On Toccata and Fugue in D Minor:

 

The many great organ works of Johann Sebastian Bach have been transcribed for countless instrumental ensembles in the two and a half centuries since his death. The legendary conductor Leopold Stokowski brought this practice to perhaps its zenith with his many powerful adaptations of Bach’s keyboard work for full symphony orchestra. The most famous of these is his transcription of Toccata and Fugue in D Minor, which was featured in the classic 1940 Disney film Fantasia and has since become ubiquitous in both the classical repertoire and in many different streams of popular culture worldwide. 

Many people will be familiar with this work’s three dramatic opening flourishes followed by the low, growling pedal note underneath a huge, fortissimo rolling chord. The Toccata is rhapsodic, like an improvisation, a feature which is relatively unusual for an organ work of its time. It has been suggested that Bach’s celebrated piece was not originally written for the organ, nor even in D minor. It might have been written for violin or harpsichord, and some scholars believe it to be too crude a piece to have been written by Bach at all. The earliest score, a copy made by Bach’s student Johann Ringk (1717-1778), contains many uncharacteristic dynamics and markings. Unfortunately, no original manuscript survives. 

According to arranger Donald Hunsberger: 

“The Toccata and Fugue in D Minor contains virtuosic writing combined with a recitative style. Within the Toccata itself there resides a freedom of tempo and technical display that is in great contrast to the formation of the various fugal statements and answers. The third part of the Toccata serves as a coda-like statement containing a recitative and various changes of texture and tempo, finally arriving at a molto adagio that closes the section to create a grand A-B-A form for the work. The Fugue draws its theme from the downward motion of the opening Toccata melodic line. It proceeds through numerous variations until finally arriving back at the free toccata-fantasia style.”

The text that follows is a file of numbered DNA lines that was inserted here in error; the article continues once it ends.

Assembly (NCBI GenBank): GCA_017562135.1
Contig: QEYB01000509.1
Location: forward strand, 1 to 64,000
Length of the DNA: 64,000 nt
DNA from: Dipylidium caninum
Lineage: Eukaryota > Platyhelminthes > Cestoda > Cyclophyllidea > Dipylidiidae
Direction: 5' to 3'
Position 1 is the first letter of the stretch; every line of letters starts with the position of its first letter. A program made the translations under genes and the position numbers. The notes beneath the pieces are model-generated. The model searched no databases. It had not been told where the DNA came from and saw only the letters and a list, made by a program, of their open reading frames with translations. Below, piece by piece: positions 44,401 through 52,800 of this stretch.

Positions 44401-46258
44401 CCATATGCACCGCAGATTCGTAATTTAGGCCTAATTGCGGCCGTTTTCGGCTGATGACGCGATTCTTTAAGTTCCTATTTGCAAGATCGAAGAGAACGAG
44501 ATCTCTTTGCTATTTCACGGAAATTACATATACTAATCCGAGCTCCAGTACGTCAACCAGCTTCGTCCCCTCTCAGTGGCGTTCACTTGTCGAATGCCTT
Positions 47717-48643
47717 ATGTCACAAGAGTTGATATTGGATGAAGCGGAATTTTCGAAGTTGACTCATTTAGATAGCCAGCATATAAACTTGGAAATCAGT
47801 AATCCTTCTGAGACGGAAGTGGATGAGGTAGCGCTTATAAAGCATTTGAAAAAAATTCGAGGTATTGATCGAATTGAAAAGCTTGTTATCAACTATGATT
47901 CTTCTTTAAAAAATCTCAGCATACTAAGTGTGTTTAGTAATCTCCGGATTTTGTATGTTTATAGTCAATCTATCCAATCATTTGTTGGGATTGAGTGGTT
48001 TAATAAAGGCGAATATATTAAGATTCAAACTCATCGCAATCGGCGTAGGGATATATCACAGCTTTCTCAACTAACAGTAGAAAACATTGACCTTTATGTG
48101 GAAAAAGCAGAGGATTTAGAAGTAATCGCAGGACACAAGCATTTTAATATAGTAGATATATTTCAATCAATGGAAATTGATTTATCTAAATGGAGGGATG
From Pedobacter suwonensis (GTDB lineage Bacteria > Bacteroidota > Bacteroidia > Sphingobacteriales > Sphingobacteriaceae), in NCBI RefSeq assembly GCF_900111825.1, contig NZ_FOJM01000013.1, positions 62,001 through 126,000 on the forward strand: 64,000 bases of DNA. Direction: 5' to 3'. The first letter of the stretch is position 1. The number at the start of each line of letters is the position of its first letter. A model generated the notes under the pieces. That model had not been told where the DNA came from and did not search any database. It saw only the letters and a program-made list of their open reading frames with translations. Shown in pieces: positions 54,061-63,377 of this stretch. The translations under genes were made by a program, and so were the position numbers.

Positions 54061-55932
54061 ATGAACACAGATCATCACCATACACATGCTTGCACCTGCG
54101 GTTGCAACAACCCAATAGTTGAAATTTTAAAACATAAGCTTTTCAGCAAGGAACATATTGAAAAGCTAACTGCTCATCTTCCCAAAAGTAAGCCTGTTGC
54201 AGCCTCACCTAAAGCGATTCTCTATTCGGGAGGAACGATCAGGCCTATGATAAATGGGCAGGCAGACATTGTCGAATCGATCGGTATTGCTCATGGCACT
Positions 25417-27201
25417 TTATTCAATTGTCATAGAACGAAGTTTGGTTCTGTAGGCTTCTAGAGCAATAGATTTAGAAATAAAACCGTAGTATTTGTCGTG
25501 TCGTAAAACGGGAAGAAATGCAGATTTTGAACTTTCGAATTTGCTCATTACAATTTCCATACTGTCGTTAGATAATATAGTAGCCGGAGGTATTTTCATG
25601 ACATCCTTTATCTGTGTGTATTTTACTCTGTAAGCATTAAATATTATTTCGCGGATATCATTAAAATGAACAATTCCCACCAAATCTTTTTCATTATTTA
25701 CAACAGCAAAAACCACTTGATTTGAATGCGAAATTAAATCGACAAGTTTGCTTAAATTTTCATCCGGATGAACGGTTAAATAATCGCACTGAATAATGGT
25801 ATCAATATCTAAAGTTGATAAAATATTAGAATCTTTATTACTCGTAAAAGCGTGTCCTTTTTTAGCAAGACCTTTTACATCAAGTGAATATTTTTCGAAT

In scoring the work for winds, Hunsberger chose an instrumentation that uses the ensemble’s complete range, from the vibrant bass color of the contrabassoon and contrabass clarinet to the shimmer of the piccolo and piccolo trumpet. This brilliant orchestration fully exploits the technical potential of the wind ensemble while effectively imitating the timbre, registration, and articulation of the organ. 

- Program Note from Northwestern University Symphonic Wind Ensemble concert program, 9 June 2019

David O. Thorsen Tribute Concert • October 22, 2022

 

Program Notes/ Texts and Translations

 

Jubilate Deo omnis terra
Giovanni Gabrieli (c.1554/1557-1612)

 

Giovanni Gabrieli was an Italian composer and teacher who has been celebrated for his sacred music, including massive choral and instrumental motets. He was also a principal organist at St. Mark’s Basilica in Venice, an institution with a long tradition of musical excellence. Gabrieli’s work in Venice made him one of the most notable composers in Europe. Jubilate Deo omnis terra is from his ‘Symphoniae Sacrae’ from 1597, his most important published collection of Venetian polyphony. The book contains choral motets in concertato style. This style often featured two or more choirs of voices and instruments performing together in an alternating dialogue. St. Mark’s Basilica’s grand acoustic and architecture most certainly influenced the distinctive sound and style of his music. The Basilica had four opposing choir areas, allowing the composer to fully embrace its acoustic effects. Gabrieli composed colorful music in a variety of styles and represented the grand artistic spirit of Venice in the 16th century.